Drink water

Before sitting down to write this, I opened the fridge and scanned my offerings. Kombucha. Cans of seltzer water. Almond milk. I had boxes of tea bags and fresh coffee in the pantry. An insistent part of my brain wanted any of those options, just a little something that would feel like a treat. A hit of sweet. A tart zing. 

But I filled a glass with water instead, dropped in a few ice cubes, and sat down at this desk. Water is the only vital thing. Writing often feels that way to me, too.

– – –

I went to Cape Cod last week for a conference. My coworkers and I stayed at the Chatham Bars Inn on the elbow of the cape, which looked like it had fallen out of the pages of The Great Gatsby. The curving, light-filled inn and its surrounding cottages and outbuildings faced the Atlantic Ocean, just across the street. The grounds lay quiet and manicured, the cottages quaint with shake shingle siding and white trim, but it was the ocean that stunned me.

The beach was in a harbor, ringed by sandbars and outcroppings. The water was calm, lapping at the shore. No cresting waves. No roar.

On the first afternoon of our stay, I joined my coworkers on the beach. We waded into the water, feeling refreshed after working outside and sitting in the sun. I could see my feet underwater. I watched minnows dart around and seaweed drift in the tide. I agreed to swim again the next morning.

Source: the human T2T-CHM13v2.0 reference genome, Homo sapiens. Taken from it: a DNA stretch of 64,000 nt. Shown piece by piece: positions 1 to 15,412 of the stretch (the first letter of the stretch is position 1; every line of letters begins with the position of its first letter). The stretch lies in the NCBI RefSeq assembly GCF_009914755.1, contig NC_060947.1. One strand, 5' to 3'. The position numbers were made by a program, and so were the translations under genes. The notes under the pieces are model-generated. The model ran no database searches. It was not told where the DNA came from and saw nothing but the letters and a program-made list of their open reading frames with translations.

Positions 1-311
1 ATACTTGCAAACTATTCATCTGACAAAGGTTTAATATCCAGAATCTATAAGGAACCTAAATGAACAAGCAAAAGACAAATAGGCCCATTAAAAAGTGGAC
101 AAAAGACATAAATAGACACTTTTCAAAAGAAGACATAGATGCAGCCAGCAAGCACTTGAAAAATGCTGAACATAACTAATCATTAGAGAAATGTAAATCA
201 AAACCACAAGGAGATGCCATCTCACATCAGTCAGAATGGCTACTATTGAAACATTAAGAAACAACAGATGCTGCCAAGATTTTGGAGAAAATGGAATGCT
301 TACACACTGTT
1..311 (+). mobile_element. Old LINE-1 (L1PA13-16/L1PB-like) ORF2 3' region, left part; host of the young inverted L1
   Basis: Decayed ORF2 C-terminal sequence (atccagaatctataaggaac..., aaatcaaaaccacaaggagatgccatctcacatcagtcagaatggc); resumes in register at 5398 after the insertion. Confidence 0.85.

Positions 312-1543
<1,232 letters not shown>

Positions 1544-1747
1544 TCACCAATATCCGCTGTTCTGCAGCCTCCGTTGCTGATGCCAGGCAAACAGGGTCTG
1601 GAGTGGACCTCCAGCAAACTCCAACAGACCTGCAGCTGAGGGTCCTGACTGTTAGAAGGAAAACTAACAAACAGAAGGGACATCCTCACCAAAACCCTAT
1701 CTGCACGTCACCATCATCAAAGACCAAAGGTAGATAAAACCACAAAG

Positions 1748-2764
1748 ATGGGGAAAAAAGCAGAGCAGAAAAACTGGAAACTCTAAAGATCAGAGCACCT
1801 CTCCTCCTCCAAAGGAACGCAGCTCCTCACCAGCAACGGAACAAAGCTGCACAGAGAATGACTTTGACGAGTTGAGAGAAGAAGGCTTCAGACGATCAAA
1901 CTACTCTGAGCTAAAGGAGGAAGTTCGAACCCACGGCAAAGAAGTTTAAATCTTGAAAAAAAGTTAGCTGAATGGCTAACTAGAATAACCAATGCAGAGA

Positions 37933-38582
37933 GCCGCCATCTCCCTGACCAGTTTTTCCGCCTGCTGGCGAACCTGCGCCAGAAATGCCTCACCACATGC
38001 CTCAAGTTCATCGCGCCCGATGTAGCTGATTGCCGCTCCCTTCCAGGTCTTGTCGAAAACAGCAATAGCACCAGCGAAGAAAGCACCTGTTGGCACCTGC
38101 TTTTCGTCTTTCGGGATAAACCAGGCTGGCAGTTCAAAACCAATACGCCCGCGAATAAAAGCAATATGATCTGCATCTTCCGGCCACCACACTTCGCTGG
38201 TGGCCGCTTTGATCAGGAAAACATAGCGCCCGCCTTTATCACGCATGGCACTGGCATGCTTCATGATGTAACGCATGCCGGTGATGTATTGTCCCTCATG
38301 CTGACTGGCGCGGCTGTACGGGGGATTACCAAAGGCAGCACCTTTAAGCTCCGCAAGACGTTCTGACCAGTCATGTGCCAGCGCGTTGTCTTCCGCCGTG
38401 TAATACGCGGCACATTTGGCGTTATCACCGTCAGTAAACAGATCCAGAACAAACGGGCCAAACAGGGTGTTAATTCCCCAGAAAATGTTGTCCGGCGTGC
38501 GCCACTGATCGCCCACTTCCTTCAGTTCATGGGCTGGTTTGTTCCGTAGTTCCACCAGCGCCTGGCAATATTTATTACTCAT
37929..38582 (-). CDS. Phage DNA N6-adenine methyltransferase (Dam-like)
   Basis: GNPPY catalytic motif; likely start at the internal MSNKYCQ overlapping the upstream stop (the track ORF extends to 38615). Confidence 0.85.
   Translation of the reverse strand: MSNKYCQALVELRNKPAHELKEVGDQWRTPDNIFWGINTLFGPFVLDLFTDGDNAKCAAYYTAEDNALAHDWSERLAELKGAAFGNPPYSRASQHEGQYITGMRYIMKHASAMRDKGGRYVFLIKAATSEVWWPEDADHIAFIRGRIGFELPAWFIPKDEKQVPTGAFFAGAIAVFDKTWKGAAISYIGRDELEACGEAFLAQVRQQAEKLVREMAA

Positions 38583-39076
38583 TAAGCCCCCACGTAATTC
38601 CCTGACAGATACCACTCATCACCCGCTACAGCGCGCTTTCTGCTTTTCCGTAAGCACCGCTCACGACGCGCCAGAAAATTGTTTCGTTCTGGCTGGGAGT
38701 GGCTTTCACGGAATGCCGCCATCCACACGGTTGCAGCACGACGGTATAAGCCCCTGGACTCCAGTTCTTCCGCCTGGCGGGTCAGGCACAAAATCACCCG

We met on the beach at 6:00 the next day, jogging barefooted up and down the short stretch of land to get warm. Light was just rising from the horizon, and the air felt thick on my skin.

Bob dove in first and came up gasping. I knew I had to go in all at once or I wasn’t going to do it. I counted to three, clenching up, and then dove. It took my mind and body a few seconds to connect properly. The water was bracing. It made me feel alive. I could taste the salt in my mouth.

We sat, submerged in two feet of water, and watched the sunrise. I told myself, You are in the Atlantic Ocean at sunrise. Pay attention. The sky glowed with a palette of rich, warm colors. I felt myself on the earth, in the ocean, in the moment. Connected. Grateful.

– – –

Water draws together villages and towns and people. We swim and wash our dishes and bathe each other and drink water. Water separates us. Salty oceans sit unforgiving and mighty between the continents. Water carries us to new places. Water is a blessing and a scarce resource. 

I drink from my glass and I think about how more of us struggle to have enough clean water. I think about where my water comes from. I try to say no to Aquafina and Dasani and other corporate-fueled bottles of “purified” drinking water. I tell myself I could carry bottled water in my car on hot summer days for homeless men and women in my city. 

When I think about water, I see all of us connected. I have questions about our future. I hope desperately for answers. Water is the only vital thing.